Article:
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Penn History

A Timeline of Diversity at the University of Pennsylvania

This chronological overview of the integration of women, ethnic Americans and International students at Penn was compiled and edited by Michael Franklin (College, 2008) under the supervision of Mark Frazier Lloyd, August 2007.

1740-1915: Pioneers at Penn

Men's 1600 meter relay team, 1908 Olympic Games, including Penn's Nathaniel J. Cartmell (W'08 - #21) and John B. Taylor (V'08 - #23)

“I think that what diversity means today is also meaningful for the whole history of racism and sexism and classism in this country. And that is, it means breaking down the barriers to opportunity and to a really excellent education, and to really open leadership in our society- and those barriers have been many. And a commitment to diversity, to me, means a commitment to struggling against those barriers.”

President Amy Gutmann, “Towards Inclusion”

1916-1966: Minorities Appear Across Campus

American Indian Club, American Indian Nite, 1928

“We have an enrollment at the University of 12,000 students, who have registered from every State in the Union, and 253 students from at least fifty foreign countries and foreign territories, including India, South Africa, New Zealand, Australia and practically all the British possessions except Ireland; every Latin American country, and most of the Oriental and European nations.”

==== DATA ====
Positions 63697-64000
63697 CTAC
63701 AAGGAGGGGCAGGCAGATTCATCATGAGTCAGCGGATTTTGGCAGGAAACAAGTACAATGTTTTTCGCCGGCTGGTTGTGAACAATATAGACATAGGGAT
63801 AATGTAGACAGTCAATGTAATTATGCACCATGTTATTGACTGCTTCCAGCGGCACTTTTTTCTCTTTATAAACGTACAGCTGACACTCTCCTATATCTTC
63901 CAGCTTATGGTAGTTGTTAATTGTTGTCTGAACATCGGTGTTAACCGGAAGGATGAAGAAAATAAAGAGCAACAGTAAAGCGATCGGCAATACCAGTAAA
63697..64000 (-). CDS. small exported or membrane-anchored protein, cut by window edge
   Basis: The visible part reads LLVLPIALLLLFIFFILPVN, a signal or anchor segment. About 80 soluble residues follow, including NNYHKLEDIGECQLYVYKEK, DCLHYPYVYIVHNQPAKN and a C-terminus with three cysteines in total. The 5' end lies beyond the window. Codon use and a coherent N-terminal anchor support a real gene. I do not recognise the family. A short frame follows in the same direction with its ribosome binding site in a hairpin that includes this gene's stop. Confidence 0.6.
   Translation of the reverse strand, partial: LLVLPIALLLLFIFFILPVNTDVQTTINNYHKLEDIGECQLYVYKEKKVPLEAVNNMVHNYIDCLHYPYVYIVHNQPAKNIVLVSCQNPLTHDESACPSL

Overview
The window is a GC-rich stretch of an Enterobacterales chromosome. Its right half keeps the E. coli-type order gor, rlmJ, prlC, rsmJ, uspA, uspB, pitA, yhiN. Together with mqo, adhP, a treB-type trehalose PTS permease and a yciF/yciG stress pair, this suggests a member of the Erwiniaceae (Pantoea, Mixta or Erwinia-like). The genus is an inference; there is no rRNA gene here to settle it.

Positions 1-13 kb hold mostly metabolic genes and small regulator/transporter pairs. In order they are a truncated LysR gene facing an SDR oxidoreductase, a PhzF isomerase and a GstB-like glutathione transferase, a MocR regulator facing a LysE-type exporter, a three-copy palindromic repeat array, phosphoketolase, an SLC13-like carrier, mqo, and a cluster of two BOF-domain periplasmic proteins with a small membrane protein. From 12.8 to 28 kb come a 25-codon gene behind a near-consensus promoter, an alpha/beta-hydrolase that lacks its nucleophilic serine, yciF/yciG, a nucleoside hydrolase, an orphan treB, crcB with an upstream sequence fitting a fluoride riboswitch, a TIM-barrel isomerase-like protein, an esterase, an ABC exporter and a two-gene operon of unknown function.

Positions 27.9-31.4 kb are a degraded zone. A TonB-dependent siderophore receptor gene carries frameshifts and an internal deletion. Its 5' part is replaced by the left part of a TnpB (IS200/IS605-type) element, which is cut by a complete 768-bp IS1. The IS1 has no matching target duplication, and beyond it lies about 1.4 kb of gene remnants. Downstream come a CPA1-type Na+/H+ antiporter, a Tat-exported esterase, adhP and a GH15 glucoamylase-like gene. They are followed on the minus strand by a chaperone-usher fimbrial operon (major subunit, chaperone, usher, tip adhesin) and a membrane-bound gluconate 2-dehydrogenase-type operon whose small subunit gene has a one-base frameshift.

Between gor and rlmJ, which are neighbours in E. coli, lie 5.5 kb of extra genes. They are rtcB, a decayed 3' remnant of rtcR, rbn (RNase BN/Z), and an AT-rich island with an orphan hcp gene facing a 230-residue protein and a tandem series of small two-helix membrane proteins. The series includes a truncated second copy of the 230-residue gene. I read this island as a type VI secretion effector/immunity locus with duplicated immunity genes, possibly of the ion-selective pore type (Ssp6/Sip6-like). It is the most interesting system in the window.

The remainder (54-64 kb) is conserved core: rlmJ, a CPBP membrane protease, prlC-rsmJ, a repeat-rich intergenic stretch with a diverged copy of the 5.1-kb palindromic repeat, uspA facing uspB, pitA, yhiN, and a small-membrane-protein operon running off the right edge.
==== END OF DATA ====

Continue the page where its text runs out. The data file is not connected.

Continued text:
George E. Nitzsche

1967-1989: From Presence to Permanence

"Minority students at Penn," brochure cover, 1989

“[The committee] does subscribe to the notion that a major part of the total educational experience of a university student is found in the interchange of ideas with other students and the mingling of cultures represented within the student body. Thus, it believes that diversity of student background is a positive educational value and should be actively pursued, even at the expense of other desirable attributes. The admission policy of the University should be designed to produce a student population having the highest possible diversification as to (1) intellectual interests, (2) special talents, (3) social and economic background, and (4) cultural characteristics. The social, economic, and cultural homogeneity of the present student body is a source of some concern to the Committee, and some of the subsequent recommendations of this Report reflect this concern.”

“Admissions Policy for the Undergraduate Schools of the University of Pennsylvania,”
Chaired by Dan M. McGill,

1990-2007: Towards Inclusion

Ivy Day honor men, 1996

“There is a big difference between diversity and inclusion. Diversity is sort of- it’s just a snapshot. I say that there can be no case for diversity because the case is already made, it is the- it is the reality in which we live. What doesn’t exist and what takes hard work and what you have to think about is inclusion. So just simply having, you know, the existence of different groups and a multiplicity of cultures isn’t enough. And so really it is inclusion, real efforts that you make affirmatively, to include people of different backgrounds and sort of accentuating those differences. And what that means is that ultimately as you as an institution will change, and will have to change. That’s not a bad thing.”

Gilbert F. Casellas, Esq., “Towards Inclusion”